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Posted on on January 9th, 2007
by Pincas Jawetz (

“Spain and Luxembourg call for ‘pride’ in EU constitution” writes Helena Spongenberg from Brussels
“Those of us that have ratified [the constitution] must be proud of it,” said Spanish foreign affairs minister Miguel Angel Moratinos adding that the ratifiers should not have to justify their choice.

“[We should be] open and constructive but defending our principles and values, and the existence of a treaty that we consider a fundamental element,” he said, according to Spanish daily El Mundo.

The minister was in Luxembourg on Monday (8 January) to meet with the country’s foreign minister Jean Asselborn.

The two are preparing a conference on 26 January for the 18 EU member states that have ratified the constitution – both before and after French and Dutch voters rejected the charter in 2005.

Mr Asselborn said the objective of the conference was to analyse the political situation of the EU and “help” the German EU presidency in the debate on the reform of the bloc’s institutions after it was paralyzed by the votes in France and the Netherlands.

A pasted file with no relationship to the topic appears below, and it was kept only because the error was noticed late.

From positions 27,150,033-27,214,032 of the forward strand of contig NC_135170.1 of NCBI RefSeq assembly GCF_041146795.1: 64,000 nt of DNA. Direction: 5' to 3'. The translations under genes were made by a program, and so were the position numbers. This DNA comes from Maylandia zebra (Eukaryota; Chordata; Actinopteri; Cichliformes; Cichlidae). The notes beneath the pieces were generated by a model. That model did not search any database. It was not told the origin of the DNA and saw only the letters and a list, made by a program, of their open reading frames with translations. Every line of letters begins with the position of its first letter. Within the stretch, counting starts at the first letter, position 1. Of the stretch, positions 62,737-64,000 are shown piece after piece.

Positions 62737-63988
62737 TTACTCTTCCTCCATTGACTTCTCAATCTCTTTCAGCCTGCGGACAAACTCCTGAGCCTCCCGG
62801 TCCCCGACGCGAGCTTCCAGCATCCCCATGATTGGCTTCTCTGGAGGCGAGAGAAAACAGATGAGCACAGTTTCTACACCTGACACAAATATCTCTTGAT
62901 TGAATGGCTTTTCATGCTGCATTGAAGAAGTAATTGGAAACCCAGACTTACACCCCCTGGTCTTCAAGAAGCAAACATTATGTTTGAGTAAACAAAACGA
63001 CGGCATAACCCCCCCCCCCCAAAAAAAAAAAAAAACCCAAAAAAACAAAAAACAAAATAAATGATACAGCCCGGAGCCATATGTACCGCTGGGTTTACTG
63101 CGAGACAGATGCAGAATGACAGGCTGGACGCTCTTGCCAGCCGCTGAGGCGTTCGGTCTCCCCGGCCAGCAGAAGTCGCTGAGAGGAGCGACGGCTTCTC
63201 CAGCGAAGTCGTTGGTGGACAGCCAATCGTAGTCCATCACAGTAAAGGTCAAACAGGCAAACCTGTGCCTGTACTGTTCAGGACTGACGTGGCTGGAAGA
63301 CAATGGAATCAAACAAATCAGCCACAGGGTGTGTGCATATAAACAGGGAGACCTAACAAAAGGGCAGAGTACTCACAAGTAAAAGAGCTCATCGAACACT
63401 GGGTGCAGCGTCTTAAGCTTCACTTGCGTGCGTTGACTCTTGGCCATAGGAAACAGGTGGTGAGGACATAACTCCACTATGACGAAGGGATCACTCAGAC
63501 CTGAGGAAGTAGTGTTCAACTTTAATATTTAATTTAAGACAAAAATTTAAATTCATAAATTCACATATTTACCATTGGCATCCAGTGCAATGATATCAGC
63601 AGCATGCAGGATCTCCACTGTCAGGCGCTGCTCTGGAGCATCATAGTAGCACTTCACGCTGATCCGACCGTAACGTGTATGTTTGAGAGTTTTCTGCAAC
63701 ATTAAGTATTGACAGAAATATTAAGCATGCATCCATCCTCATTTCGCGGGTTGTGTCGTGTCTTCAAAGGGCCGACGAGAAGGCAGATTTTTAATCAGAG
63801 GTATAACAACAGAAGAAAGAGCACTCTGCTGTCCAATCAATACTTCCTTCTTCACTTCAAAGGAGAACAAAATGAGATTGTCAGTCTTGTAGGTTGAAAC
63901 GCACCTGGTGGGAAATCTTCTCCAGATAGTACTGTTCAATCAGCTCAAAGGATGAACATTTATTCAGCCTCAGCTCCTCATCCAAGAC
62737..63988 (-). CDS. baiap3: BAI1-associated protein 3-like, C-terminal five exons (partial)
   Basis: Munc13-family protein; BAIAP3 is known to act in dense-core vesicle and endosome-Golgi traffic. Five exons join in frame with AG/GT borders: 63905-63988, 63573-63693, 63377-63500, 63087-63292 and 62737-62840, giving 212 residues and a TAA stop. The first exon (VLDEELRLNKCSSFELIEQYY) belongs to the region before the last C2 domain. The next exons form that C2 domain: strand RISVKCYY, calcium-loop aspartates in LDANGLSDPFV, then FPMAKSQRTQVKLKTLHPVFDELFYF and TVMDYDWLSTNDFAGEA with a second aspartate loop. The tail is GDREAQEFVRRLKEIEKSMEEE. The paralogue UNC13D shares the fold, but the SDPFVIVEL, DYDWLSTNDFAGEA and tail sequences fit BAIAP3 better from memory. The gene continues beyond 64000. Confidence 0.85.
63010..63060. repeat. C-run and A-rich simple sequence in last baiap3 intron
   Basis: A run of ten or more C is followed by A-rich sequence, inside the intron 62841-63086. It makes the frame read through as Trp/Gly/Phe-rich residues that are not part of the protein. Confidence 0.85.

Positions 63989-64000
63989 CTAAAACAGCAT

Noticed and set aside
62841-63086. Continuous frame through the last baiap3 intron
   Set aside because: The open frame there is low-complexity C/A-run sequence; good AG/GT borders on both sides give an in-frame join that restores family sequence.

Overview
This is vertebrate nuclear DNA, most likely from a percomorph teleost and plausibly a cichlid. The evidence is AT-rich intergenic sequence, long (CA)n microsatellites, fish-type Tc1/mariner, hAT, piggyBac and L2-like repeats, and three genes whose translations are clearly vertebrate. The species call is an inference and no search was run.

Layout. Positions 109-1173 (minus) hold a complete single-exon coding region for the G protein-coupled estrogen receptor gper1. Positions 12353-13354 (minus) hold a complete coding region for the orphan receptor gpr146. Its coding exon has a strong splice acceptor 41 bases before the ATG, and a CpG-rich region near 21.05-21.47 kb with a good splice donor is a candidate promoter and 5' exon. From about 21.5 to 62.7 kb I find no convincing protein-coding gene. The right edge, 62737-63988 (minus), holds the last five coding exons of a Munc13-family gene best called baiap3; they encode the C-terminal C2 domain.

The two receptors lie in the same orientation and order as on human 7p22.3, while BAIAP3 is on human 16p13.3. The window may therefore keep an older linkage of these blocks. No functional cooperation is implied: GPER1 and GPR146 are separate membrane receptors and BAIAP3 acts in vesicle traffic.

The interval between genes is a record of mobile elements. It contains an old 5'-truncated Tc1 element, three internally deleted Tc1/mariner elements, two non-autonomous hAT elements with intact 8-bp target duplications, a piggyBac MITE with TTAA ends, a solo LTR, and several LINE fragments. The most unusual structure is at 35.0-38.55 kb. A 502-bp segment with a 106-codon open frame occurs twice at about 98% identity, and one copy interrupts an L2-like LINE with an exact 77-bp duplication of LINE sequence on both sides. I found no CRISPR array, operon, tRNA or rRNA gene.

Mr Moratinos said reactions had generally been positive, despite the fact that the plan has received some criticism – EU liberal constitutional spokesman and UK MEP Andrew Duff said last month the initiative “carries the serious risk of dividing the union.”

He added that Ireland and Portugal – countries which have not ratified the constitution – had shown interest in taking part in the Madrid conference.

Mr Asselborn pointed out that at the Madrid conference, it would be decided if a second conference should take place in Luxembourg at the end of February, which would include the seven member states that have not yet ratified the constitution.

He made assurances, however, that the two countries “do not want to constitute a block” against those that have rejected or not yet ratified the constitution. “On the contrary, we try to encourage them to ratify and to help the German presidency to find keys that impel dialogue.”

Spain and Luxembourg are the only two countries that ratified the EU constitution by referendum, with 77 percent of Spaniards and 56 percent of Luxembourgish voting “yes” to the document.

The Czech Republic, Denmark, Ireland, Poland, Portugal, Sweden and the United Kingdom parked the process of ratification after it was rejected in 2005.

Bulgaria and Romania which entered the EU in January already ratified the constitution before accession.

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